The interview went very well, I sent a draft script the next day and resolved a miscommunication between others about version of music – it pays to be very picky on this point! The son and grandson were both speaking during the ceremony about their matriarch’s character.  One would read, the other would do it off the cuff with some notes on his iPhone. I was not nervous about this as there were no funeral ceremonies to follow. 20-25 people would be there including 8 grandchildren which I was very pleased about.

Thursday 2nd October dawned a beautiful day. Chilly start but soon became unseasonably hot. The ceremony was at 2pm. I was working at the hospital until noon (p/t administrator in Transforming End of Life Care Team) and was fully prepared. I fancied lunch on the pier and then a short cycle ride to the crematorium – allowing 30 mins before the start to check everything. I was calm.

The second reason I will remember my first funeral is that 2nd October 2014 was my partner and I’s 21st anniversary – since we met. I was feeling very happy.

The third reason I will remember my first funeral is my accident! I left work as planned at noon and set off on my fold-up Brompton bicycle, suited, booted and tanned, to the bus stop for a ride to the pier. The sea beckoned. Within 30 seconds from leaving my office I cycled past a van that was blocking my way onto a grass verge and then suddenly hit a hardly visible hollow and summersaulted over the handlebars collapsing in an undignified heap! No-one came to my rescue as I guess they did not witness my acrobatics. Those first few seconds are very hard to recall. My first thought was “The funeral!”, the second “My clothes!” I scanned myself, nothing broken, no obvious holes in the suit – just a bit dusty. Phew! I did not notice the blood dribbling over my twisted Brompton. It was coming from the tip of my finger. “Right, back to base I think”.

Twenty minutes later I stepped out into the sun’s heat, suit brushed, blood washed off, tie straightened, finger smartly decorated with a plaster, bikeless but reasonably relaxed. A bus and taxi (I don’t drive) got me to the crematorium 30 mins before the ceremony as planned. I determined not to mention any of this to anyone until after the ceremony. I could feel some pain in my elbow but dispatched some adrenalin to suppress its pleas for attention.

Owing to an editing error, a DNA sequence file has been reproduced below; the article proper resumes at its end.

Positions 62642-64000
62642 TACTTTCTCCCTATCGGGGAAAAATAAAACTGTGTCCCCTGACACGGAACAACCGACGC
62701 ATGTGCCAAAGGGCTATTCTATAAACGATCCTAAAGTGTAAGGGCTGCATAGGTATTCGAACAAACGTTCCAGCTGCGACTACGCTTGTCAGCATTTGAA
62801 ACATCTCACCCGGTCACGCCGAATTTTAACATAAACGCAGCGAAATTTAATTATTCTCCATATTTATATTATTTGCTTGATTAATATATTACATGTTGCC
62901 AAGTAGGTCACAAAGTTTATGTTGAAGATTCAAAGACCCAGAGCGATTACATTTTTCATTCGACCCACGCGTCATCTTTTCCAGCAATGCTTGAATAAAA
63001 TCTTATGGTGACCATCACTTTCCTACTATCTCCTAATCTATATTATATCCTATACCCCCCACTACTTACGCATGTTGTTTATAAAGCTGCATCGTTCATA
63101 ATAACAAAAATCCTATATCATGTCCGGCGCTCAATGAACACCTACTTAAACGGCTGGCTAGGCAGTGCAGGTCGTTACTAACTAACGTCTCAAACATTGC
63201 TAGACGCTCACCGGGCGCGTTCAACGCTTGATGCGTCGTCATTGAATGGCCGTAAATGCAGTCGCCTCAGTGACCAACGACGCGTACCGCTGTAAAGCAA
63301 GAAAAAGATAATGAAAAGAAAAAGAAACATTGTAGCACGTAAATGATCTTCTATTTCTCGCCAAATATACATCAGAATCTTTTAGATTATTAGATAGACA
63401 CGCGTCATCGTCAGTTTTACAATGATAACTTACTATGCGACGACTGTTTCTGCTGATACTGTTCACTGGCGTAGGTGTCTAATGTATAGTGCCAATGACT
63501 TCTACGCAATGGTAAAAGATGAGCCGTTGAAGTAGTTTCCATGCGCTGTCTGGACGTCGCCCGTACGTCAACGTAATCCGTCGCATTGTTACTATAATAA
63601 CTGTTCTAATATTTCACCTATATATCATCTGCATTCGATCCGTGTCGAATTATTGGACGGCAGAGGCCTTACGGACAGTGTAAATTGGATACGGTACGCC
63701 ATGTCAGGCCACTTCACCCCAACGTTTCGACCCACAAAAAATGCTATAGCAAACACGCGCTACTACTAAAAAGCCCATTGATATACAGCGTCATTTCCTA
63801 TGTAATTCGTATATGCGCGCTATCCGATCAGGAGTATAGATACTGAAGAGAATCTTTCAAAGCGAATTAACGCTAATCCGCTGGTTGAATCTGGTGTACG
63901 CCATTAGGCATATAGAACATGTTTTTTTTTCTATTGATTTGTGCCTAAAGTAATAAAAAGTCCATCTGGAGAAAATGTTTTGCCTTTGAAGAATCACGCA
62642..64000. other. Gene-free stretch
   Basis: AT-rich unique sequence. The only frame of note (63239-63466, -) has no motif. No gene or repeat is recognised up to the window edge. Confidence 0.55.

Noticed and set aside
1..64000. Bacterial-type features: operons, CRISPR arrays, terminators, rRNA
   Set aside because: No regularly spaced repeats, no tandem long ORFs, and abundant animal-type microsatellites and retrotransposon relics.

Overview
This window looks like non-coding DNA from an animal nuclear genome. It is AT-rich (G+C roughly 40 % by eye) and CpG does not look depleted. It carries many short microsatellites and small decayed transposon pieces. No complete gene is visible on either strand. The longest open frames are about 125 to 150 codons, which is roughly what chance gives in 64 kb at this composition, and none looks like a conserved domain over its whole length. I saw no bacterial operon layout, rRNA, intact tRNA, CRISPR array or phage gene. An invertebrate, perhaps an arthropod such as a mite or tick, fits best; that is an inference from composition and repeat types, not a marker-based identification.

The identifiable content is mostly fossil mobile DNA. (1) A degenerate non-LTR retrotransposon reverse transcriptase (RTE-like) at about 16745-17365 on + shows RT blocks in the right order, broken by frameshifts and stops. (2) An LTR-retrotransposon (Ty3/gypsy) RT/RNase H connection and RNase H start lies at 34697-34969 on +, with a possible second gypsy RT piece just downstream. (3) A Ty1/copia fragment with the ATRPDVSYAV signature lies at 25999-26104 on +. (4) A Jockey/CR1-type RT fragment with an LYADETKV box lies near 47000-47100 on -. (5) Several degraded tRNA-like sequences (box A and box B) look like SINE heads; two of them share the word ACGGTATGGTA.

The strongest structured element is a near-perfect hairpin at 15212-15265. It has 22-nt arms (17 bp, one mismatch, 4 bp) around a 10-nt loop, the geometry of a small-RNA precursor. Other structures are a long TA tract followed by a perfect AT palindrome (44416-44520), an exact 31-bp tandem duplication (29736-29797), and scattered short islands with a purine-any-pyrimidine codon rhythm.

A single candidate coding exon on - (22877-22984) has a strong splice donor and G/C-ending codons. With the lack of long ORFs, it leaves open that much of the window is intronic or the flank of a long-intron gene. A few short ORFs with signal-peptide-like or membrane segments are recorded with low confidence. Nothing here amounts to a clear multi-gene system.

My ceremony script was in a folio that only just fitted into the lectern (worth checking this in advance methinks). Two buttons: one for music, I noticed later it activates an audible door bell to alert the chapel attendant to play a piece from a CD (quaint!); the other to close the curtains, well-positioned so that I needed to face the coffin to easily press it.

As I climbed into the pulpit to start the ceremony I saw an envelope from the funeral director with “fee for John Porter…” written on it. It was cash. It would be impossible to pick up during the ceremony without being noticed. I let it be and hoped it would become invisible to the family contributors. Mercifully they were too focussed on what they needed to say and appeared not to see it. Another phew!

I closed the ceremony, cued the music (that’s when I heard a distant doorbell chime), left the pulpit, bowed to the closed curtains and stepped into the heat once more. I did not feel relieved. I felt a profound sense of respect for the family that had lost their matriarch, gratitude for the trust they placed in me and overwhelmed by the privilege to help them say farewell.

The family said wonderful things to me. The funeral director said he would email the other FDs in the area as I had done such a good job. I felt very thankful.